After considerable slapping and pushing and harsh speaking, the guide got Moses on his feet and forced him to start walking. I was awfully glad to be moving again, knowing that I was very close to being in the same place that Moses was. I began to think about the Japanese hiker who had tried to climb Kilimanjaro by himself a couple of years before, who had gotten lost, and who had simply lay down to die. When he was found several months later, he was lying peacefully on his back with his hands clapsed across his chest. I thought about the book, "Alive", and wondered how on earth those soccer players had managed to climb down from the Andes fighting against the same cold and exhaustion that I was succumbing to. I could understand the part about eating their fallen comrades, as after only 24 hours on Kilimanjaro, I had ceased caring about hygiene, privacy, and many other things that seemed important during normal life. Even with respect to going on living, I had no particular desire to stay alive, but kept goint through some perverse reasoning to the effect that next week I would be glad that I was still alive.

We arrived back at Mandara Hut at 10:00 in the evening. Moses upset stomach had subsided, but we both had severe headaches. We went immediately to bed, slept a little, and got up at 5:30 the next morning. Neither of us wanted breakfast, we hadn't eaten in almost 24 hours, but had managed to drink tea.

We arrived at Mandara Hut at 9:45 a.m., on October 2, descending 3,100 feet, covering 11 miles, in 3 hours. We still had severe headaches, but we knew we would be safe, warm, and unchallenged soon. We rested fifteen minutes, and started for the park entrance at 10:15 a.m. We covered that 8 miles in an hour and 45 minutes, and then walked the next four miles to the hotel in less than an hour. At that point, we had walked 31 miles descending 10,200 feet in 18 hours. Overall, we walked 58 miles ascending and descending 10,200 feet in 52 hours.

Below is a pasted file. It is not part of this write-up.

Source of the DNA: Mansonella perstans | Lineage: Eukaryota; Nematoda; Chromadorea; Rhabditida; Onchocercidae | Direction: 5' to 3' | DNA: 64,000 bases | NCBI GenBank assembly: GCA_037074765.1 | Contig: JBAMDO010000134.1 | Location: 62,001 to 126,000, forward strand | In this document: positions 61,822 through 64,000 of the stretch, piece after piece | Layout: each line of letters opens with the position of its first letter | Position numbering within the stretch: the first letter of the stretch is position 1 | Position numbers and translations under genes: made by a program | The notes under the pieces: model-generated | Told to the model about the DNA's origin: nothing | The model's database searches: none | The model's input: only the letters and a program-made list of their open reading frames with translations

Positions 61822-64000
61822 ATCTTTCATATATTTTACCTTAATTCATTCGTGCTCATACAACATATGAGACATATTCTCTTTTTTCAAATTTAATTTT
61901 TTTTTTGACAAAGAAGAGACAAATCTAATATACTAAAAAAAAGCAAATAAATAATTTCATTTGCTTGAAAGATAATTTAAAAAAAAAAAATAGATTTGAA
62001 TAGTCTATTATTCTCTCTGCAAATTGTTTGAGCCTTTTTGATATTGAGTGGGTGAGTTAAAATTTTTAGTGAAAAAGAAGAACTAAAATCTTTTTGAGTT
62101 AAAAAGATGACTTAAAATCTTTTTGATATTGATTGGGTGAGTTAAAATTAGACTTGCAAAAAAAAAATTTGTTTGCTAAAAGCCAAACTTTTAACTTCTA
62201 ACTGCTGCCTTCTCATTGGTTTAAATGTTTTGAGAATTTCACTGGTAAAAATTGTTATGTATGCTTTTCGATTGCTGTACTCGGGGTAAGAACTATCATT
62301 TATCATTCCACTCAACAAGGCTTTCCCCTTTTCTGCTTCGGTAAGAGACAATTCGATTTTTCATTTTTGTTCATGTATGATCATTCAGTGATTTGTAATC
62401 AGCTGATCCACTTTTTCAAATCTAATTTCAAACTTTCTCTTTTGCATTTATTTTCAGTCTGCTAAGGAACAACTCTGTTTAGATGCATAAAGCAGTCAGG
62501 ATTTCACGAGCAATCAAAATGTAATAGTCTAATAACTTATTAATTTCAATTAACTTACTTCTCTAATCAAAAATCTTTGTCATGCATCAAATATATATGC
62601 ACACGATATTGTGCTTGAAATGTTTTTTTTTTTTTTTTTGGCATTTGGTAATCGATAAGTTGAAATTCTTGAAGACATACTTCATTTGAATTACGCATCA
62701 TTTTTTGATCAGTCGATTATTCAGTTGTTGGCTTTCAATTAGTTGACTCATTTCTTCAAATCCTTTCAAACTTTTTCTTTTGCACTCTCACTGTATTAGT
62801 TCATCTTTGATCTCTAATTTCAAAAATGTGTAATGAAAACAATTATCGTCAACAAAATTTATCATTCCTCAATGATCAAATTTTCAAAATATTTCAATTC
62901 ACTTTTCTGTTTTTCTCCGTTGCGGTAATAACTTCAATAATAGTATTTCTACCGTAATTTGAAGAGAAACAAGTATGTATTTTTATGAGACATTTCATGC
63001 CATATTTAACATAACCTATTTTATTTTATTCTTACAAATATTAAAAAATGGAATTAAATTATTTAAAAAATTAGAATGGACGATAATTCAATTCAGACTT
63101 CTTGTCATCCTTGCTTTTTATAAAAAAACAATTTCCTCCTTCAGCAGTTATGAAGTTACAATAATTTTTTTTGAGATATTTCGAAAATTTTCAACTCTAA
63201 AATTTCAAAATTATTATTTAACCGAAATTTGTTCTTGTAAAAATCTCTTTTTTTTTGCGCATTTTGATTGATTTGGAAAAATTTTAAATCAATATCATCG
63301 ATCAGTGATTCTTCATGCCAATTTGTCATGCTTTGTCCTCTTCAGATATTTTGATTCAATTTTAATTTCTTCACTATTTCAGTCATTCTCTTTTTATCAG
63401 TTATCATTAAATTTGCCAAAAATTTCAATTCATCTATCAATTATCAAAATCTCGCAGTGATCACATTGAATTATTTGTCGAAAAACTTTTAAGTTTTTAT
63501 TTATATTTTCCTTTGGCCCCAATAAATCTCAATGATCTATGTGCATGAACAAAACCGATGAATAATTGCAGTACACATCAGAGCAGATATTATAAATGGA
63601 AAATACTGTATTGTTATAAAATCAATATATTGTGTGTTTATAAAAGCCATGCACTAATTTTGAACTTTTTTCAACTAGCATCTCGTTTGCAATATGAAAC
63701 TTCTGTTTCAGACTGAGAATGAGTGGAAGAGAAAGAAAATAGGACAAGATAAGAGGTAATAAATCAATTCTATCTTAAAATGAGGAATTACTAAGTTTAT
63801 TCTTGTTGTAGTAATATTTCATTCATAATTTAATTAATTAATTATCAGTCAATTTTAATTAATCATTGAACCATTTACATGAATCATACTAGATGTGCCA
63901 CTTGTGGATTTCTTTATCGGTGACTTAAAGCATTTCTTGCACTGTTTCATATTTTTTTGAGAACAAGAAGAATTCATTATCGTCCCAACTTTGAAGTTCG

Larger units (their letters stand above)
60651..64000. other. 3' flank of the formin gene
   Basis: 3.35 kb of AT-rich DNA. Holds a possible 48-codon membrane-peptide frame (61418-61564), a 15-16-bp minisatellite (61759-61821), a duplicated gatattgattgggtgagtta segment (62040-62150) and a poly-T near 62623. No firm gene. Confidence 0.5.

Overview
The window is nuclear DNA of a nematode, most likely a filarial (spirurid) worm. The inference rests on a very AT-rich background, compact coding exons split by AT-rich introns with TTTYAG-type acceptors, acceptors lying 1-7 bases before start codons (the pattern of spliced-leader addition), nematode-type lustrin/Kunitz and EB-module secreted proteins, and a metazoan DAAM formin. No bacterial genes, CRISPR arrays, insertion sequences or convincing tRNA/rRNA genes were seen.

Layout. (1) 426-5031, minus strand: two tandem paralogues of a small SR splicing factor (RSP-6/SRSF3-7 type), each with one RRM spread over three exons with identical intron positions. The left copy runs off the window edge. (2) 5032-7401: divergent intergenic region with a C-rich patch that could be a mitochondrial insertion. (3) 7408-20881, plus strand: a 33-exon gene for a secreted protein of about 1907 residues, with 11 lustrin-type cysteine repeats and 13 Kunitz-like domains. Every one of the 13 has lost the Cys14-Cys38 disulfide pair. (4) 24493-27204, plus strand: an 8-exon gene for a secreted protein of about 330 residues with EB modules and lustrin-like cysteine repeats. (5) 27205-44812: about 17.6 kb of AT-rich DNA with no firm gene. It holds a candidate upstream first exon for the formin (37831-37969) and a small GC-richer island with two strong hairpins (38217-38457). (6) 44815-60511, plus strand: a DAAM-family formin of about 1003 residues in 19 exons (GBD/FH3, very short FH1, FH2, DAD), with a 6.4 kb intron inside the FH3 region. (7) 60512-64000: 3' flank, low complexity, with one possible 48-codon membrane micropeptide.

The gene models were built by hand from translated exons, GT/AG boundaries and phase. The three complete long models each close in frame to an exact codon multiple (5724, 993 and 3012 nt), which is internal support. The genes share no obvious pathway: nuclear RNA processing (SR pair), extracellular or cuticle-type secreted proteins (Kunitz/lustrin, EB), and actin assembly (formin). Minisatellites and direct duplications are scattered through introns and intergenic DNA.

Many people have said that our difficulties stemmed from lack of experience and having pressed so hard the first day. I have made two resolves. First, if I ever do this again, I'm going to see to it that I invest whatever money is necessary in first class mountain gear to aid in fighting cold and thus, getting some more sleep. Secondly, I'm going to make it a leisurely camping and hiking trip, taking as many days as are necessary. If Jonathan and Jeffrey want to try this in a few years, I'll do it with them under those conditions.